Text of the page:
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Re: Initial NFS access very slow

On Sun May 7 2006 5:30 pm, Aaron Konstam wrote:

> > I've seen that sort of behavior in the past on a RHEL 4ES box.  Nothing
> > too beefy, but adequate enough--1gig uni-proc 2.4gig machine, IDE all the
> > way, with only a single client connected.
> >
> > The delay from the initial `ls` and the file listing can be as long as
> > ten-seconds.  It seems to only happen (for me) when mounting a
> > subdirectory of an exported file system.  In otherwords, I'll export
> > /a/sample/directory from the server, but I'll be mounting
> > /a/sample/directory/further/below on the client.
> >
> > This is fairly common scenario, of course, when automounting /home
> > directories using autofs.
> >
> > There may be some options one could change in the fstab file to fix this;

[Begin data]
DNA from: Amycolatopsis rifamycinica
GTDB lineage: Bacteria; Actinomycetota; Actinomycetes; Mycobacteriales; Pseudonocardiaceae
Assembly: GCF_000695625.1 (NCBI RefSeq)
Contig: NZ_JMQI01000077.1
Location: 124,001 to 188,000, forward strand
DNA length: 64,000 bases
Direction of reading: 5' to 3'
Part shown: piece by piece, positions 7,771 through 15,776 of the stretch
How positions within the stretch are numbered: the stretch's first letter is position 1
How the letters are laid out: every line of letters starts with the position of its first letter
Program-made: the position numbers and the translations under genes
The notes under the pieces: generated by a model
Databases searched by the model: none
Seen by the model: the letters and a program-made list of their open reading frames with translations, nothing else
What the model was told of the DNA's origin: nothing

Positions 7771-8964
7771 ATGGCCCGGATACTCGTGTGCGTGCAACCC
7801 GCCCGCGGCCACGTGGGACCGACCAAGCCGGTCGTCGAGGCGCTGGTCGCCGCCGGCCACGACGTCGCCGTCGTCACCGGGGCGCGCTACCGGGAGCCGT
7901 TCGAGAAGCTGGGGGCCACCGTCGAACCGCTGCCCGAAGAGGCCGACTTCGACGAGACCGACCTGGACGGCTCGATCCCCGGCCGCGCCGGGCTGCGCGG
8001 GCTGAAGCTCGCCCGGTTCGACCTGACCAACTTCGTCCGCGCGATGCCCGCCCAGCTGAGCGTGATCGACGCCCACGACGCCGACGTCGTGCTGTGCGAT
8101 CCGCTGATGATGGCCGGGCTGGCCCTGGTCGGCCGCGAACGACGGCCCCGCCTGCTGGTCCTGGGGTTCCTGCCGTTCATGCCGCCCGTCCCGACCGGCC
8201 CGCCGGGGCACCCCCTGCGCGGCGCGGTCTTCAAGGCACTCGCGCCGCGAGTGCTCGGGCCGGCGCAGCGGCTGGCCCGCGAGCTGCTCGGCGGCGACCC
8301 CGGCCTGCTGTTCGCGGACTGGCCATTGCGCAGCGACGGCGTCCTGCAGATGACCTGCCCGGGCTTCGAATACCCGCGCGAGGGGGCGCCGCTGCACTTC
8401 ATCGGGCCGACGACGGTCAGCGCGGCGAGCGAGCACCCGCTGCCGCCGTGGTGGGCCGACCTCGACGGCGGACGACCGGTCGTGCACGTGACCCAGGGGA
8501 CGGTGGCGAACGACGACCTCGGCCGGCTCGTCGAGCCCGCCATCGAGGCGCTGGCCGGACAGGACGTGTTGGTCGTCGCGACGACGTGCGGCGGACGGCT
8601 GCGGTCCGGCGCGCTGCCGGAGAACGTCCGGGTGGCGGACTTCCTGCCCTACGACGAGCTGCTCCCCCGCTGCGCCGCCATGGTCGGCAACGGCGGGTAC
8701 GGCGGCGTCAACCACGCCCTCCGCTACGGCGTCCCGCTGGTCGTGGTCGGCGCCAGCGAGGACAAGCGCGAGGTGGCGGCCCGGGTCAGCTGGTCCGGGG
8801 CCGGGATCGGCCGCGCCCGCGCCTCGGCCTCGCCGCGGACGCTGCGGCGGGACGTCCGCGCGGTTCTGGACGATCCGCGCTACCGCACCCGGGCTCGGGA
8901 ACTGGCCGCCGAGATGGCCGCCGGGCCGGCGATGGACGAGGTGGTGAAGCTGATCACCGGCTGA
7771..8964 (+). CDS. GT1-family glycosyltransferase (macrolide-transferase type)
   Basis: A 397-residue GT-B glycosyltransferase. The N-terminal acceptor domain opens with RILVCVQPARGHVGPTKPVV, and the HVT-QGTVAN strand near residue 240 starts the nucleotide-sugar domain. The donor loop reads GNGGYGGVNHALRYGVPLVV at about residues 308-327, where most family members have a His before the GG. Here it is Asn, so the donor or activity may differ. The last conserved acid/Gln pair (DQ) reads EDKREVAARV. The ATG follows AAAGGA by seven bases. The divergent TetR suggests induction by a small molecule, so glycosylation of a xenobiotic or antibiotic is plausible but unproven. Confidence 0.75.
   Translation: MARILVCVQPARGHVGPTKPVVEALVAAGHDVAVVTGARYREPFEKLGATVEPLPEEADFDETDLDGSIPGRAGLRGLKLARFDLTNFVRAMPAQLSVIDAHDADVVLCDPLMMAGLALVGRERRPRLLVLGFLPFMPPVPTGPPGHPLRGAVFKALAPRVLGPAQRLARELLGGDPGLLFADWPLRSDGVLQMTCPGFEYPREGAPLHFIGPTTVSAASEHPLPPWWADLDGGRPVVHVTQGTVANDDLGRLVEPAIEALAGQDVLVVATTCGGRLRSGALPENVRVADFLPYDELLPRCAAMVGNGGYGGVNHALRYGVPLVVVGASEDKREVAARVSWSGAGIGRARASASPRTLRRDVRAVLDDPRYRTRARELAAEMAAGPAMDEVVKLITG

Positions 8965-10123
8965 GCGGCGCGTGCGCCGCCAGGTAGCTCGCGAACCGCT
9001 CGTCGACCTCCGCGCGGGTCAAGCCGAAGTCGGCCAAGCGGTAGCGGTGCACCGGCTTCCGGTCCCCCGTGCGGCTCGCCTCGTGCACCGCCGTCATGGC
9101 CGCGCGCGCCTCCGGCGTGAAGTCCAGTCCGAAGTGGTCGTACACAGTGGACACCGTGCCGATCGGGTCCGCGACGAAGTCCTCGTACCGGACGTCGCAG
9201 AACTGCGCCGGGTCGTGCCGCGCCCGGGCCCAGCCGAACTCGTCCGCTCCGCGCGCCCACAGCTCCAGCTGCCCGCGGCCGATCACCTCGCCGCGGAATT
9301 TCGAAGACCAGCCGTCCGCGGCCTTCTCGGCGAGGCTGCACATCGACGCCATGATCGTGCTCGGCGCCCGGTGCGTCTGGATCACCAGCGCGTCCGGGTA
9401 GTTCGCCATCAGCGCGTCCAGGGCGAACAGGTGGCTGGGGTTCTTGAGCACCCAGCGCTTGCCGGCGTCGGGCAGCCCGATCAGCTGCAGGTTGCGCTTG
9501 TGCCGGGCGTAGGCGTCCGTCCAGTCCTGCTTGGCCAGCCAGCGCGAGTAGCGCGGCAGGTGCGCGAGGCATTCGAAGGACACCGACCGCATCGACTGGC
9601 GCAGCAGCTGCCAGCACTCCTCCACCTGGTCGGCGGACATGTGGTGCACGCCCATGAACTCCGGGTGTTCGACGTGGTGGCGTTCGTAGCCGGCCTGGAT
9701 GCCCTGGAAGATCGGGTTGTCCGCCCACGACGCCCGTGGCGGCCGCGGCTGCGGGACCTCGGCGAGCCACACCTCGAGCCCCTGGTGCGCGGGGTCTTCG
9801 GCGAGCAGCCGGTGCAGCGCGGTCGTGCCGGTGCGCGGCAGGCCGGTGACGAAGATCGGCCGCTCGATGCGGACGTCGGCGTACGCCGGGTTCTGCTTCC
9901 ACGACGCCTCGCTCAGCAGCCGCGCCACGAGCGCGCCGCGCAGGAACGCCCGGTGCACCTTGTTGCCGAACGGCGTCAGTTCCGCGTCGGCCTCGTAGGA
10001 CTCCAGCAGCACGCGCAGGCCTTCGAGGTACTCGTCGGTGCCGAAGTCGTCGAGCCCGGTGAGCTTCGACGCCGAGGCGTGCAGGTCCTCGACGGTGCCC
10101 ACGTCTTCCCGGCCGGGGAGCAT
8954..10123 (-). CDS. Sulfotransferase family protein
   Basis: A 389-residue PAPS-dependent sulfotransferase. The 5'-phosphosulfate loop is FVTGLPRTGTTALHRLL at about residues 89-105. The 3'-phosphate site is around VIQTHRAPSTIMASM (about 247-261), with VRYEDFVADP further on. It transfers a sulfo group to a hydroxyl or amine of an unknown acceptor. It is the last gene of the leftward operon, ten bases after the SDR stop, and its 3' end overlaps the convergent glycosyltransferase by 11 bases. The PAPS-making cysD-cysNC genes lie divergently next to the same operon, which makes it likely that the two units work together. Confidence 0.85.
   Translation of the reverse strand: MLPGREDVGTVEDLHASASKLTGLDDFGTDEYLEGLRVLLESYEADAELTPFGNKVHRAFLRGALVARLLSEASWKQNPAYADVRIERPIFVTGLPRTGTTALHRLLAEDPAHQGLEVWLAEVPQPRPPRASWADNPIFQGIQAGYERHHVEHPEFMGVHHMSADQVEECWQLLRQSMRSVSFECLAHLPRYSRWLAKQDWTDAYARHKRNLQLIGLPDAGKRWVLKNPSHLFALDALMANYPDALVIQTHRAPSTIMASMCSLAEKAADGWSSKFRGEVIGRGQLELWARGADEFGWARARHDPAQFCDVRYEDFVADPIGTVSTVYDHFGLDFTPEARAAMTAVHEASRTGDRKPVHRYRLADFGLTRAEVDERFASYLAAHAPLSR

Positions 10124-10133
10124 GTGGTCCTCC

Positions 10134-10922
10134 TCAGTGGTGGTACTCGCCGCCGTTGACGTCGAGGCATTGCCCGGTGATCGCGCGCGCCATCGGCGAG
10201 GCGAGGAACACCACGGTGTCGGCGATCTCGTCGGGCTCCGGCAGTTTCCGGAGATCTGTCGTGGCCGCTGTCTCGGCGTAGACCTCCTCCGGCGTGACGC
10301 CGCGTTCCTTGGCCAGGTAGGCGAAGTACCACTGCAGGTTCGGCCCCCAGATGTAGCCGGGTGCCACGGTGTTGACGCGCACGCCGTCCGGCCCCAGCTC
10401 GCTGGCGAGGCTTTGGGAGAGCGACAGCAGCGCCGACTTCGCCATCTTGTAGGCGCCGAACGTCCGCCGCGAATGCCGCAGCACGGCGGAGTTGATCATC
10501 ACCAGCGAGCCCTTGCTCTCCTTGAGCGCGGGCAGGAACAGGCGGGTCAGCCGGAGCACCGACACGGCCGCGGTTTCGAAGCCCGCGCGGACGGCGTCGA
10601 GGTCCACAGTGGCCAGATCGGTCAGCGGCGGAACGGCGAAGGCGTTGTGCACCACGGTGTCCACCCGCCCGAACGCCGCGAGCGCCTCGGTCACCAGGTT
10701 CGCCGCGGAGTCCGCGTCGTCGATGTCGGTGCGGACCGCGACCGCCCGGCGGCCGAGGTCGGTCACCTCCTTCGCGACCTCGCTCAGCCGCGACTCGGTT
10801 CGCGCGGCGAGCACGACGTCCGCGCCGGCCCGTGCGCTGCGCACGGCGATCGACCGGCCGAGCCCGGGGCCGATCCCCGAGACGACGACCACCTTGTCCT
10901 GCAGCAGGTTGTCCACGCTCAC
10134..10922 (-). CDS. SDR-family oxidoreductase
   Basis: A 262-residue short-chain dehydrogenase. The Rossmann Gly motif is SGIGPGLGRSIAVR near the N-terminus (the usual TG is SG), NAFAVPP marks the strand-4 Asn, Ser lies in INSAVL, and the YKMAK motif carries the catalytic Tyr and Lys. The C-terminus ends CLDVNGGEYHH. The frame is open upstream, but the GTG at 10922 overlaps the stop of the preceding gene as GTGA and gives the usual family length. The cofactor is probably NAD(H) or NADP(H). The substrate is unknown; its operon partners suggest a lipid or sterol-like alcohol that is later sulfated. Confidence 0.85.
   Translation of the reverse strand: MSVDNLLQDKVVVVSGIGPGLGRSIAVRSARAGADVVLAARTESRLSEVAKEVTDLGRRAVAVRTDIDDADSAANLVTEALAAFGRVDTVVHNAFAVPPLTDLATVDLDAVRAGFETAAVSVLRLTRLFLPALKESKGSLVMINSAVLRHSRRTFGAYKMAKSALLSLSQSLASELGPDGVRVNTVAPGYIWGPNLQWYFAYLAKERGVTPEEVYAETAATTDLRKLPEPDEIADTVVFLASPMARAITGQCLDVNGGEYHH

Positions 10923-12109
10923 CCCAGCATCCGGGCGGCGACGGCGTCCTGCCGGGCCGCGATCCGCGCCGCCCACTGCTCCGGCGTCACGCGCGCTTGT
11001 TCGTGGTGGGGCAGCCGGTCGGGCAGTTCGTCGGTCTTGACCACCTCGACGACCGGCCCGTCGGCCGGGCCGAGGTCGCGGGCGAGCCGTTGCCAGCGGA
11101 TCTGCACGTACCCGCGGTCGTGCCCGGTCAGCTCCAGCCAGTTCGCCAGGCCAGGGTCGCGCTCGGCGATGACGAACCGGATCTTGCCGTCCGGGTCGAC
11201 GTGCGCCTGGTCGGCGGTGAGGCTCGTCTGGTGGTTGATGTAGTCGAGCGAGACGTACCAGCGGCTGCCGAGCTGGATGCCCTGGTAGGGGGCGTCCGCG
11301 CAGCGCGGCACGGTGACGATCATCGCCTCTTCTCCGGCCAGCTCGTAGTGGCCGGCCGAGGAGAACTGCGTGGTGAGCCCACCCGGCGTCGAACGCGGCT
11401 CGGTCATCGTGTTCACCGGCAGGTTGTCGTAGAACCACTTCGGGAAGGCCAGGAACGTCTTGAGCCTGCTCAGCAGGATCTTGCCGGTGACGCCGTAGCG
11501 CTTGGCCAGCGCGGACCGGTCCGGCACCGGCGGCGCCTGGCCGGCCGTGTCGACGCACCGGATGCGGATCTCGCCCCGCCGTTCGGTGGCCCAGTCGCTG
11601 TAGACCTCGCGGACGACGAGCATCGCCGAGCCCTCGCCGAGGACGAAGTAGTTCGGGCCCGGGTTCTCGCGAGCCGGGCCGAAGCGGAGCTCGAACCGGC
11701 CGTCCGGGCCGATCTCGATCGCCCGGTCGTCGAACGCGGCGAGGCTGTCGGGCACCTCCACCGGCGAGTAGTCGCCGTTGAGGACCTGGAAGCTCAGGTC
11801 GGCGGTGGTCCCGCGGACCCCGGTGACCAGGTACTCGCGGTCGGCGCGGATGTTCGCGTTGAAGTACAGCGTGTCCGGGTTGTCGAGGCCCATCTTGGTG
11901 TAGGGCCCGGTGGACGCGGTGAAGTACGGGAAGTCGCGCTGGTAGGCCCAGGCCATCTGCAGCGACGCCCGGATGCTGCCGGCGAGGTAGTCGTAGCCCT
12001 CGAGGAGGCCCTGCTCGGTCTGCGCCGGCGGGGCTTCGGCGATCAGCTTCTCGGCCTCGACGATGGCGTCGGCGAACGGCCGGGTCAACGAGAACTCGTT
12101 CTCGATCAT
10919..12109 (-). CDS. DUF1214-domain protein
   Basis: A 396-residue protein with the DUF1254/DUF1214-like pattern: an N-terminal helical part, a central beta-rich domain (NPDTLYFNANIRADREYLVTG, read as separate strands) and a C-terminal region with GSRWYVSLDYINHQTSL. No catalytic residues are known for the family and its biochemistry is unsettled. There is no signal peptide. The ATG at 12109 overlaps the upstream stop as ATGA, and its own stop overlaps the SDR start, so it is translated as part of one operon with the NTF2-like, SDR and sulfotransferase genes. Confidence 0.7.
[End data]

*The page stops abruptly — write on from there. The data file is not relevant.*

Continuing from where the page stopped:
> > It happens so infrequently that I haven't bothered to research it any
> > further.
> >
> > DP
> Well two things come to mind. If you rely on automounting the delay
> might be expected on the first access. I think mounting a different
> directory then you are exporting should work but I owuld not be
> surprised at delays in access but I would not think that hte first time
> would be any different the second time.
> Are you automounting the exported directory? We have not tried nfs
> mounts to our clients in FC5 yet but we had no trouble in any of the
> other distributions except on infrequent occasions when the server had
> unexpectedly gone down and then came up. That often required a reboot
> for the nfs to re-connect.
> --
> Aaron Konstam <akonstam sbcglobal net>

The initial delay was after the user had logged in, at which point the 
directory would have all ready been mounted.   I always chalked it up as some 
sort of networking issue.   I never saw this happen on RHEL 3 or any earlier 
versions (RHEL,RH, or Fedora), and as I said it was spurious.  

I'm not incredibly well-informed about the internals of NFS as it normally 
just works for me.

Still interested in the OP's issue and the solution, if only out of curiosity.

David-Paul Niner, RHCE
Orange Park, Florida
United States of America
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